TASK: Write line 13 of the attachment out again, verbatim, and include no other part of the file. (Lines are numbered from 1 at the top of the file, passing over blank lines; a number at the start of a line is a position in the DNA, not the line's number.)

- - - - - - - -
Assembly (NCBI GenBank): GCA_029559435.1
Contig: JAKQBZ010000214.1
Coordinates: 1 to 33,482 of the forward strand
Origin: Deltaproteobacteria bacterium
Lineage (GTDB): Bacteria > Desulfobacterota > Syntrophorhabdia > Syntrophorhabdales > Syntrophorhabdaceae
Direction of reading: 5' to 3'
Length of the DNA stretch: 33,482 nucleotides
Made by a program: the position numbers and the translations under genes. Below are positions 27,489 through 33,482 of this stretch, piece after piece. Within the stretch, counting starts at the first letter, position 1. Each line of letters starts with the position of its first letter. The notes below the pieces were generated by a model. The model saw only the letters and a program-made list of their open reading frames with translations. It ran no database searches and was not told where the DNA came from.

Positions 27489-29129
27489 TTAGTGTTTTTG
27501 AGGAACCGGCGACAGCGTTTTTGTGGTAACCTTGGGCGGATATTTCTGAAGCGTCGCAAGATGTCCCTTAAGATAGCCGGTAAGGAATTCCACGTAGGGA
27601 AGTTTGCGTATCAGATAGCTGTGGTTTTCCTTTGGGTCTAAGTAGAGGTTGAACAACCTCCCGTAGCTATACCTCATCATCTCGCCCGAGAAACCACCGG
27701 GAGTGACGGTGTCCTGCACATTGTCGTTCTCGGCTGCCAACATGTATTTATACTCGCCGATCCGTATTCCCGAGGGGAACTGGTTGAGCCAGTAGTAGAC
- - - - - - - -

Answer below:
27701 GAGTGACGGTGTCCTGCACATTGTCGTTCTCGGCTGCCAACATGTATTTATACTCGCCGATCCGTATTCCCGAGGGGAACTGGTTGAGCCAGTAGTAGAC